This is the Brent Black hat I had made last year and that a reader reminded me I had yet to report back on. I apologise, and can only plead a queue of other projects.


Back in August I wrote about Brent Black himself, the craftsman and campaigner, who lives and works in Hawaii.


His is the kind of business that makes me glad I live in the internet age. It is innovative, unswerving in its dedication to quality, and only possible because the internet allows Brent to connect directly with the few dozen customers around the world who are willing to pay for his uncompromising product. It allows him to bypass the economics of the rest of the industry, which have relentlessly undermined quality in favour of quantity.



I then wrote a post later that month about the hat-making process. In some ways it contains the best of all other crafts, requiring an involvement in everything from sourcing plant shoots fitting the human head.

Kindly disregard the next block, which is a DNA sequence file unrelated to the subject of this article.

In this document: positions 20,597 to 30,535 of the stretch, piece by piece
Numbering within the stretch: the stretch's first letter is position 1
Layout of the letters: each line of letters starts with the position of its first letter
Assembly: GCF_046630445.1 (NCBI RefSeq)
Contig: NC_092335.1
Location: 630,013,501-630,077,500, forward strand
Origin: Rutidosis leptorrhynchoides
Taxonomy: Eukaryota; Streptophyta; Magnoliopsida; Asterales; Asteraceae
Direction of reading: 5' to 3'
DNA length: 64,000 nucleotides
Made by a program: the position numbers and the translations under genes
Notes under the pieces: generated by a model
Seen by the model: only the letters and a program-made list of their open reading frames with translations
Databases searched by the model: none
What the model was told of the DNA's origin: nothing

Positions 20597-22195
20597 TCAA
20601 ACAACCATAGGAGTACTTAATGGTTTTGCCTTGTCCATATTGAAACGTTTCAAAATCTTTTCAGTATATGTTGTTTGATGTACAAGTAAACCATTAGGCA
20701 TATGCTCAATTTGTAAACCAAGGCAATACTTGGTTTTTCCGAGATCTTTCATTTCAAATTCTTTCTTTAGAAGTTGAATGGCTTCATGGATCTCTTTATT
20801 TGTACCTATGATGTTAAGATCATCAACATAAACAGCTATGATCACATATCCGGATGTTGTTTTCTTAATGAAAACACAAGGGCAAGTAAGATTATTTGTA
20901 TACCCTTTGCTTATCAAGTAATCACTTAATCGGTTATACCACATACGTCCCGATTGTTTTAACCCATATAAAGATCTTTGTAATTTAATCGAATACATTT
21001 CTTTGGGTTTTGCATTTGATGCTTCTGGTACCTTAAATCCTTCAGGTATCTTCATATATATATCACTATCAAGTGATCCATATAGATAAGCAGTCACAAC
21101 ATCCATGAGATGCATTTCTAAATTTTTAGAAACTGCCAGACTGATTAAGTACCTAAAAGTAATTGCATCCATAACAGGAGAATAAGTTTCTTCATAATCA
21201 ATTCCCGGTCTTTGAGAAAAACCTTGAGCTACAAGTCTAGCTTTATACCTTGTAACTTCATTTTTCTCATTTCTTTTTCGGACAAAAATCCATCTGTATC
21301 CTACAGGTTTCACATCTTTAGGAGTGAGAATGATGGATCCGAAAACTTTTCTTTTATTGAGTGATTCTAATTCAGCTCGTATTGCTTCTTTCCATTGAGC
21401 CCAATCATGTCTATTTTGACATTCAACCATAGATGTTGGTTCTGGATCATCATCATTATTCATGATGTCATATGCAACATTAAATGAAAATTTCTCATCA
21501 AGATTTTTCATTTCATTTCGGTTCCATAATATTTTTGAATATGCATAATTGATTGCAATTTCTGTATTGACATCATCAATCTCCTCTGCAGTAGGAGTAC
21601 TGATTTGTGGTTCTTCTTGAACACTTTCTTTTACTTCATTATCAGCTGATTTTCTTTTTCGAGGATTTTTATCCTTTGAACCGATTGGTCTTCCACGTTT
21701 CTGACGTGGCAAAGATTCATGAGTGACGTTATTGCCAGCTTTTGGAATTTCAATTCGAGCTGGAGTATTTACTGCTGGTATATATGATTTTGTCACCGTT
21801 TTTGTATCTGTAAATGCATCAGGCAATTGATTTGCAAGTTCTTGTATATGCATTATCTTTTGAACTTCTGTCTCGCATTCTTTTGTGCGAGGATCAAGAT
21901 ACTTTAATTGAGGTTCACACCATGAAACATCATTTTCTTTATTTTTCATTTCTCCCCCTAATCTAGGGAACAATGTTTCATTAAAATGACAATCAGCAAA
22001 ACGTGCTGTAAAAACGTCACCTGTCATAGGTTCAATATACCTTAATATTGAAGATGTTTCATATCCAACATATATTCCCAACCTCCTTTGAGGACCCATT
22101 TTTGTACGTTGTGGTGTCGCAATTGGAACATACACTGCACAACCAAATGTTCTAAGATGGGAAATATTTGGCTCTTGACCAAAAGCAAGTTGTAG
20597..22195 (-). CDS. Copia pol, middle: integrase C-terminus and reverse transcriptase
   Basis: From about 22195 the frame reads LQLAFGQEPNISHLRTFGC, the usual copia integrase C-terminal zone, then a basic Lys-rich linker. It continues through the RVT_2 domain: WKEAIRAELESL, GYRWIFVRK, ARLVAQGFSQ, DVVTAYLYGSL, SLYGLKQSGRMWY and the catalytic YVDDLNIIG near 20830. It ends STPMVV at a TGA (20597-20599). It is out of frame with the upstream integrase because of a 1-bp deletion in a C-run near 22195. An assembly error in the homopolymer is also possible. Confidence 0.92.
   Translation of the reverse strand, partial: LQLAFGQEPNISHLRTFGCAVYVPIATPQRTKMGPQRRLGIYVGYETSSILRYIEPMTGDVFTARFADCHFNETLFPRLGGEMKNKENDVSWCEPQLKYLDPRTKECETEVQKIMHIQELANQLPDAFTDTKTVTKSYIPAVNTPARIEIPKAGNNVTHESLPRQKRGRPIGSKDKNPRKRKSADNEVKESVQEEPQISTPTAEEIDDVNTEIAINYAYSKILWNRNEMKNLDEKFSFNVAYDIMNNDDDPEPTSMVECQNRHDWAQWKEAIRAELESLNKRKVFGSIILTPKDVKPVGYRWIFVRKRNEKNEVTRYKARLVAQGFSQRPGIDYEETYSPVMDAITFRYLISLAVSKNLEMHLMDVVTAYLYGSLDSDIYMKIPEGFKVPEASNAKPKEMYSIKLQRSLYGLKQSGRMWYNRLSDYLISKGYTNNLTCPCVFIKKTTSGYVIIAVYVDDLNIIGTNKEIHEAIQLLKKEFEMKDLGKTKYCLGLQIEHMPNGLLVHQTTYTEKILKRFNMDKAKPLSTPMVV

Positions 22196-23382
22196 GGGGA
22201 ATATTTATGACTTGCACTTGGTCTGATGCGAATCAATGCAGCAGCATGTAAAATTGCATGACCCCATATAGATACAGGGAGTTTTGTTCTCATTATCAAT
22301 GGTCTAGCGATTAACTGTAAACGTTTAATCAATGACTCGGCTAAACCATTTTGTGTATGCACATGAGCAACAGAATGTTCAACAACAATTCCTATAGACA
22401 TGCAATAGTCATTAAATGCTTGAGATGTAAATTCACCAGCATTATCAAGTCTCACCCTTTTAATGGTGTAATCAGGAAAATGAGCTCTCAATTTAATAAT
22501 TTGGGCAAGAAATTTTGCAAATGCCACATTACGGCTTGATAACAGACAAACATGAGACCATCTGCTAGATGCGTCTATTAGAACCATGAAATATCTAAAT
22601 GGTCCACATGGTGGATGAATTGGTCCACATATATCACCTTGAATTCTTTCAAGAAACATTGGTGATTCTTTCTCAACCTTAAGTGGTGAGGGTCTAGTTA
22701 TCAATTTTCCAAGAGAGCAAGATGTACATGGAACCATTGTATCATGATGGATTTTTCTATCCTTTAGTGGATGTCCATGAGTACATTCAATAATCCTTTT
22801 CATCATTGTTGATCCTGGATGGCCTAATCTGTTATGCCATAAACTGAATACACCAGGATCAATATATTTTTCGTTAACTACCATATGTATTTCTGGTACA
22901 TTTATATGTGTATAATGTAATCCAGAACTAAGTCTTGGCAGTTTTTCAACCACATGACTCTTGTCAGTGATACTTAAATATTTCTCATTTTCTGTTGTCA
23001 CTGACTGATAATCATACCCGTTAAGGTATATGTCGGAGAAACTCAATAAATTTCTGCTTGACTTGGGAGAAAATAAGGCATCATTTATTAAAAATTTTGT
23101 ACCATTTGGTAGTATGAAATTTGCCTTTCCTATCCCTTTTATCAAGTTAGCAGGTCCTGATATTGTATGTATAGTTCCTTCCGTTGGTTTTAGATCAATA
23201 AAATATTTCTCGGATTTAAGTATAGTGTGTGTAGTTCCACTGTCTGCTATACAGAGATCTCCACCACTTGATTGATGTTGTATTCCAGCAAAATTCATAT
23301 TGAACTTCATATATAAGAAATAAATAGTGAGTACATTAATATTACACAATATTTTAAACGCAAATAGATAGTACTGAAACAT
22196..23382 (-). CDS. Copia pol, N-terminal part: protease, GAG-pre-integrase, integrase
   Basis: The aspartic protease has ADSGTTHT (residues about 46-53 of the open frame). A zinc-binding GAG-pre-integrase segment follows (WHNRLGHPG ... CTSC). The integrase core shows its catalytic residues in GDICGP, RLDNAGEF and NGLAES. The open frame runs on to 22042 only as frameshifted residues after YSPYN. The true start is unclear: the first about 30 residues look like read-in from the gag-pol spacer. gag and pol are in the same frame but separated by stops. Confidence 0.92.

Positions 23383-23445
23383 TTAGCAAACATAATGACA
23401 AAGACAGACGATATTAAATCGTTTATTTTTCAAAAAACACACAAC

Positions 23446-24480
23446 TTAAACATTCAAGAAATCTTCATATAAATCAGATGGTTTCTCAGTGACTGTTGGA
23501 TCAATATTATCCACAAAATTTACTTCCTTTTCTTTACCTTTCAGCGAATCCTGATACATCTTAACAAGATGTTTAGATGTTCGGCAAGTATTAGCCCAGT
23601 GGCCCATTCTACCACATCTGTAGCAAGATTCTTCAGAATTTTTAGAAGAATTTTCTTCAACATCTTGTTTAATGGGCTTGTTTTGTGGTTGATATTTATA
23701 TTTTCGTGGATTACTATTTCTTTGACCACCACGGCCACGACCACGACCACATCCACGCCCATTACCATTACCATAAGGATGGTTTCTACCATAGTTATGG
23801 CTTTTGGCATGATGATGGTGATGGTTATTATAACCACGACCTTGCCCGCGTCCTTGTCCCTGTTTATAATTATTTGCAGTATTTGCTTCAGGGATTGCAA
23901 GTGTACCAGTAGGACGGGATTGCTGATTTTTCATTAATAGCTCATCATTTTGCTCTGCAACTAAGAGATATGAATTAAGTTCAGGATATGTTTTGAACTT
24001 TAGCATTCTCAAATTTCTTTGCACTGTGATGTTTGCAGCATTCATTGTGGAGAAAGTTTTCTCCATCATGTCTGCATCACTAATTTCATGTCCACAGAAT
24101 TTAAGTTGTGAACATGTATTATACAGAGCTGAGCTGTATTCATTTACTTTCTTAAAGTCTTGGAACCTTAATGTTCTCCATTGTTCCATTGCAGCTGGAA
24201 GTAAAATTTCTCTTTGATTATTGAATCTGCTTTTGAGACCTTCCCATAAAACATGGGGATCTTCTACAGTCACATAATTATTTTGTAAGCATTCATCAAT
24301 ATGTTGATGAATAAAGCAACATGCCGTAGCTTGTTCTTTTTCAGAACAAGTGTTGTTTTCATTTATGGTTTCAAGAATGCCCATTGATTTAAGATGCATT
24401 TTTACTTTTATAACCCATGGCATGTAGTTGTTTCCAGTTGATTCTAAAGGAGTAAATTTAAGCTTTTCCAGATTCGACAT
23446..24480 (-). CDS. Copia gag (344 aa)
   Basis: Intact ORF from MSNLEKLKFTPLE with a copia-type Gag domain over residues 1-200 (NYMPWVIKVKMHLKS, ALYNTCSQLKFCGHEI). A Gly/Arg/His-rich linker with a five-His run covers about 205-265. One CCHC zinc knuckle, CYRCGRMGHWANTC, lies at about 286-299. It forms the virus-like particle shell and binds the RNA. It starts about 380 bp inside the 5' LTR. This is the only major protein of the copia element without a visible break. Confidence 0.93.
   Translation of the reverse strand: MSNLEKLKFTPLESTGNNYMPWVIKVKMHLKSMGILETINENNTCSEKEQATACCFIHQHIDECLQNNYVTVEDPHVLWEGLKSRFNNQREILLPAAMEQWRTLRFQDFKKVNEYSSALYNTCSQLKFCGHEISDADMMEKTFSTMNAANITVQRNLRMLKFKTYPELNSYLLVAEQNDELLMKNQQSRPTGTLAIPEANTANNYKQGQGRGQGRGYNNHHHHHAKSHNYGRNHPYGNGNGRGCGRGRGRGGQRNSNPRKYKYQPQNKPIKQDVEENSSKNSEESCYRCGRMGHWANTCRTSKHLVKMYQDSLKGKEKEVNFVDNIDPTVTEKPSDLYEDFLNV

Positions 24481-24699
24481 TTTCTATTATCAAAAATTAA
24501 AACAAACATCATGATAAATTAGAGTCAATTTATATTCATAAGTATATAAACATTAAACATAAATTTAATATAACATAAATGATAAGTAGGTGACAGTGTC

Perhaps I am recapping these posts because there is relatively little to say about the finished hat. It is beautiful, perfect in every way. When it arrived it wasn’t perfect: it had a black hatband around it rather brown, as requested. But Brent went to extreme pains to correct that as swiftly as possible. And it is perfect now.



It is hopefully possible to see the fineness of the weave on the hat. I am not obsessive enough to count the number of rows per square inch, but I have never seen anything finer, including on hats that are a lot more expensive (this is Brent’s $1000 level of quality).



The fit is also a delight. As a man with a ‘long oval’ head, most hats do not fit very well until they have been reblocked to that shape, or worn enough times to adapt. Most felt hats will do that relatively quickly, but they are still never perfect, the brim always buckling slightly along the sides.


Even at the much cheaper end of Brent’s range (his hats start at around $500) I would recommend him for the impressive fit and dedication to the finished product.